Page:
Combine a big budget and a big-name cast with director Ben Wheatley's weird sensibilities, and you've got yourself an unpredictable, dizzying – or is it nauseating? – adaptation of J.G. Ballard’s 'unfilmable' 1975 novel.
I approached Ben Wheatley’s High-Rise with great apprehension. It's director Ben Wheatley’s first time heading a large-scale, big-budget production, and it's not rare to see a visionary director (who's shone with smaller films) collapse under the weight of more money and greater expectations. In this case, the budget was $20 million, quite a step up from the £600,000 for the excellent A Field in England (NZIFF, 2013). Too often new, bigger budgets dull and suffocate the director’s brilliance, weirdness and idiosyncrasies that attracts the money in the first place, and I feared this would be the fate of High-Rise. The trailer supported my fears, depicting a forgettable and sanitary CGI construction of class warfare on the 40th floor.
It turns out I needn’t have worried. Wheatley may be new to this scale but he's no naïve prodigy director, and he's never intimidated by, or at the behest of, his budget. Instead, his unmistakably British grass-roots sensibility infiltrates and then gate-crashes the film's shininess, the A-list cast, and the expert colour-grading. A friend of mine observed that Wheatley will always remain an amateur, and this is the brilliance and salvation of High-Rise. The strange mash-up of sensibilities may be read as unevenness by some, but they combine and repel each other to create something fascinating and unpredictable. A shaky camera has never seemed so urgent or present, the fist fight it is depicting so violent, as when it arrives unexpectedly after 80 minutes of smooth dollys and crane shots.
High-Rise is something of a sprawling, unfocused mess, but it's a mess that's entirely on Wheatley’s terms.
Whether you call it unevenness or not, you can claim this is a common trait of the film overcome by its budget. Indeed, High-Rise is something of a sprawling, unfocused mess, but it's a mess that's entirely on Wheatley’s terms. From the very beginning, it's difficult to get a handle on the film: the editing, pace, and characters are kept at arm’s length, making you feel as if you're sliding over ice.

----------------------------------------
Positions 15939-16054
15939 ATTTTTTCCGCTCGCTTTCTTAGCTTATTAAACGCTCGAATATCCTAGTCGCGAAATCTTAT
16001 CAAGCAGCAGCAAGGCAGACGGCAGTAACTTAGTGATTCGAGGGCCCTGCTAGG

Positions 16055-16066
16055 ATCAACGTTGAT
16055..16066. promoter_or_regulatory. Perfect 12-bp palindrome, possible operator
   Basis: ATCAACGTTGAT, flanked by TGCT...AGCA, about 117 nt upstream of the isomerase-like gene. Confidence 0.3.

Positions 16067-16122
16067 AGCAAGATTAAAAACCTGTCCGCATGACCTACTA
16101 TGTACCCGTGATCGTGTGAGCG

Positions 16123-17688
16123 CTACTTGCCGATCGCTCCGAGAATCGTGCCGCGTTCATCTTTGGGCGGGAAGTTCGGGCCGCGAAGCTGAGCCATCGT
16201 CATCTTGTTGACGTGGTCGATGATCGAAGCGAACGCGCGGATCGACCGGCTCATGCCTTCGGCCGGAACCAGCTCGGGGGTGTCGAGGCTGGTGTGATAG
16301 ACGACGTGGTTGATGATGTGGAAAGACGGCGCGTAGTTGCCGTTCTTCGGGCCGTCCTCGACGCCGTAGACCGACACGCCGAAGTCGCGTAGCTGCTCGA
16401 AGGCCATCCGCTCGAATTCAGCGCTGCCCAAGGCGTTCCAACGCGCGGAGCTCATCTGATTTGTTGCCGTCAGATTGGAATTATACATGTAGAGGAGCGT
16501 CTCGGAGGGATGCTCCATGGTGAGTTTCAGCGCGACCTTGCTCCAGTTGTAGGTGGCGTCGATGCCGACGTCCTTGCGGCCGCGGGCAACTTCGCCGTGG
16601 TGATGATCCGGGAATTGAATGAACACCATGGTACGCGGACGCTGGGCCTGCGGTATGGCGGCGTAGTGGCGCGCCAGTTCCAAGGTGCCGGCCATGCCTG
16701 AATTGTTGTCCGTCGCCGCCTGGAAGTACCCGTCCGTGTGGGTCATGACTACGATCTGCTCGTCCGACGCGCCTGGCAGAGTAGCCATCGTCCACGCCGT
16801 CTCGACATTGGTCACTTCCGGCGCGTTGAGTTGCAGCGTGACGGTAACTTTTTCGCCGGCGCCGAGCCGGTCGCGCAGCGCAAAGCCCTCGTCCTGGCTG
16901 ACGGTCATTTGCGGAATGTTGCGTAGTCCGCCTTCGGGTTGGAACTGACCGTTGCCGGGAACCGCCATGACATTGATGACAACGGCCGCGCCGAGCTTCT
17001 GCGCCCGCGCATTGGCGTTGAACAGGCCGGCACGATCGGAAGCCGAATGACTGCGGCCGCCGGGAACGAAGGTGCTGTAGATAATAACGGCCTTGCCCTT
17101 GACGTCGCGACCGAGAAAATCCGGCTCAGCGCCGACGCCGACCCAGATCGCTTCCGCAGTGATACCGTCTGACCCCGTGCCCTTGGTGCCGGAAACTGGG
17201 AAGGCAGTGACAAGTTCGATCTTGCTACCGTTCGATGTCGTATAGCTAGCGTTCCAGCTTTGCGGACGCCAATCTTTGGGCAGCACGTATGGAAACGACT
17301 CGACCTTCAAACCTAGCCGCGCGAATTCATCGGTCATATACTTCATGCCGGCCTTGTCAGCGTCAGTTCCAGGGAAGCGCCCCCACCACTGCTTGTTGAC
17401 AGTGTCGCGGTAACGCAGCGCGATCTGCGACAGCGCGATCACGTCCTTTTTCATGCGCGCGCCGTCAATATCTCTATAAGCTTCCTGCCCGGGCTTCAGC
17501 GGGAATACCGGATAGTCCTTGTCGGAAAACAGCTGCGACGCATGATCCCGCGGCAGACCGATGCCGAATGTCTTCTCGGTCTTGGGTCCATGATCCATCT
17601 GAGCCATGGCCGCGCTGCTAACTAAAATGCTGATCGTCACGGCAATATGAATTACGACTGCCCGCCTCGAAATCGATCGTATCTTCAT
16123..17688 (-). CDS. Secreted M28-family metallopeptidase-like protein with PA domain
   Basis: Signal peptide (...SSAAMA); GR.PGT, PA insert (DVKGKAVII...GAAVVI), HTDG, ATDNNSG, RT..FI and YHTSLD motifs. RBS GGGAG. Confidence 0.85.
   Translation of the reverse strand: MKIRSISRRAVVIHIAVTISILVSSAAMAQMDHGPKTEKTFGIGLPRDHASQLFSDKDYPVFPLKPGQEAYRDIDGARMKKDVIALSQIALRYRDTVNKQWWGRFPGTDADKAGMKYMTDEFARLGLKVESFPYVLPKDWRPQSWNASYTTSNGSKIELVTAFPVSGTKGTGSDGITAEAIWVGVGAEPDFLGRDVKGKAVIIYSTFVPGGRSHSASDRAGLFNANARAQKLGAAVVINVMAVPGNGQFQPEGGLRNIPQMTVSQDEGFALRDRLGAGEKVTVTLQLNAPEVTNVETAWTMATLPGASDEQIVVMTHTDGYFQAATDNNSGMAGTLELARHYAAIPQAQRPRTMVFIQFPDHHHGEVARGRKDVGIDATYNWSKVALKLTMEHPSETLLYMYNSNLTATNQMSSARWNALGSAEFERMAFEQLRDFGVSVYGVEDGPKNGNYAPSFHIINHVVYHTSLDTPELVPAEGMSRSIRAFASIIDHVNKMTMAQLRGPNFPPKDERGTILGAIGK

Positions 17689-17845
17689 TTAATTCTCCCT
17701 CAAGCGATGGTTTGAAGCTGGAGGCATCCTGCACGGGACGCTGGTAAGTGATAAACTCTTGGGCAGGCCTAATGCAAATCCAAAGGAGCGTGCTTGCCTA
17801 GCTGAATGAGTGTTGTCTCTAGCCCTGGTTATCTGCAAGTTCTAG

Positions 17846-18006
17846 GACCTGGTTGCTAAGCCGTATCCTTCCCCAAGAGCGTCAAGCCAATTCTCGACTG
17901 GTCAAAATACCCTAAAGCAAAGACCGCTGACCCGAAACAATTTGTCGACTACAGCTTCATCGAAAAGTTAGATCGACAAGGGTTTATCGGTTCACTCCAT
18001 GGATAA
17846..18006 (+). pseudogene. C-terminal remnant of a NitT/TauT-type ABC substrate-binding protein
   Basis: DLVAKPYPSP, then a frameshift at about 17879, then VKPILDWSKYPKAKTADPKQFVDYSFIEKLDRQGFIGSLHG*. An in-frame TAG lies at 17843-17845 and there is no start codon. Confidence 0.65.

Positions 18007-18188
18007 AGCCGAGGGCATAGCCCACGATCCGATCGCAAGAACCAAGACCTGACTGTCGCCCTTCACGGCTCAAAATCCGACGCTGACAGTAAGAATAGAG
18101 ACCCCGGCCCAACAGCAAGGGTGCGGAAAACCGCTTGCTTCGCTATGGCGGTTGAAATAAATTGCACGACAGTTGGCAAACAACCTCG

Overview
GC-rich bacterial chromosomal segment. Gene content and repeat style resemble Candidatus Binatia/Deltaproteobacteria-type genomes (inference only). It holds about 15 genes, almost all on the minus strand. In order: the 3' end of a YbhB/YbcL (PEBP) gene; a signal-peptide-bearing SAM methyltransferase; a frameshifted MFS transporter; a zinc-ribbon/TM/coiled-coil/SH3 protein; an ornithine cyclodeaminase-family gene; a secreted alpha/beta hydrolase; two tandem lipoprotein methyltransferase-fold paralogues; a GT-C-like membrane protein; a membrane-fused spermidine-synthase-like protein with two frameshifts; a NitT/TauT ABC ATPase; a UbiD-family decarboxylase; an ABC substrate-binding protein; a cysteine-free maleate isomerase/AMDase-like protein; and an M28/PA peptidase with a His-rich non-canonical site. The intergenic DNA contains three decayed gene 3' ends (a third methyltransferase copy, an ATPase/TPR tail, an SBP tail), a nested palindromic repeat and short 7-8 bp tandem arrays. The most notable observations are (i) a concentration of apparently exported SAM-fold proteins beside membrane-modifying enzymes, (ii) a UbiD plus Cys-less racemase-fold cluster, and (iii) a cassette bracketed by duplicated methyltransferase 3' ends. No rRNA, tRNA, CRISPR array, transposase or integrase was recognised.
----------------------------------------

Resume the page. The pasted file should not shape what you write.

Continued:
I was hoping the film would settle and find its balance, but it somehow got even worse – and as a result much, much better. By the final third, the film feels completely out of control, but it is a beast that Wheatley is entirely in control of, an exhilarating and frightening thing to experience. The mess is amplified by its grotesqueness. While literal garbage builds up in the buildings’ corridors, the real filthiness belongs with the human body. Save for Tom Hiddleston’s taut and sculpted form, bodies were fleshy and repellent. Even Sienna Miller’s right breast seemed sweaty, and Luke Evans was dirty and bloody enough to make you wince and hold your nose. It’s easy to forget the full sensory realities of the body and physical exertion in the face of a glistening Matt Damon or Christian Bale, but Wheatley succeeded in making everyone look like they really smelled.
I was hoping the film would settle and find its balance, but it somehow got even worse – and as a result much, much better.
There's also an underlying conversation around architecture in this film, especially around what it signifies: high-rise architecture is more than a convenient metaphor for society – there's an existing history of buildings in the 20th Century that act as physical manifestations of social crises. The most infamous is Chicago’s Cabrini Green, a public high-rise housing that descended into lawlessness in the 1960s and 1970s in unbelievably spectacular fashion, including snipers on the top floors and real-life mountains of garbage. This particular detail makes it seem unlikely that Ballard was unaware of this example: Cabrini Green illustrated the failures of public housing, but it also symbolised a failure for modernist architecture. Even the great Le Corbusier couldn't make his dream of socially-minded mass housing work. His Unité d’habitation and Cité radieuse was conceived for those left homeless after the Second World War, but went spectacularly over-budget and was sold to the wealthy bourgeoisie. Cabrini Green was a Corbusier-inspired example that succeeded in being inhabited by those from lower socio-economic orders, and we know how well that went.
The film’s titular, brutalist high-rise isn't strictly modern but post-modern, and this suggests Corbusier’s successors in the 1970s didn’t care to learn from his mistakes. Early on in the film, I found myself asking what the point was of adapting Ballard in 2016, but maybe the same rings true here: as class structures are not only disappearing but reasserting themselves more strongly, we would do well to learn from this alterna-history. If Wheatley was providing a message to take away beyond the chaos, it could be one that simple.
High-Rise is at the New Zealand International Film Festival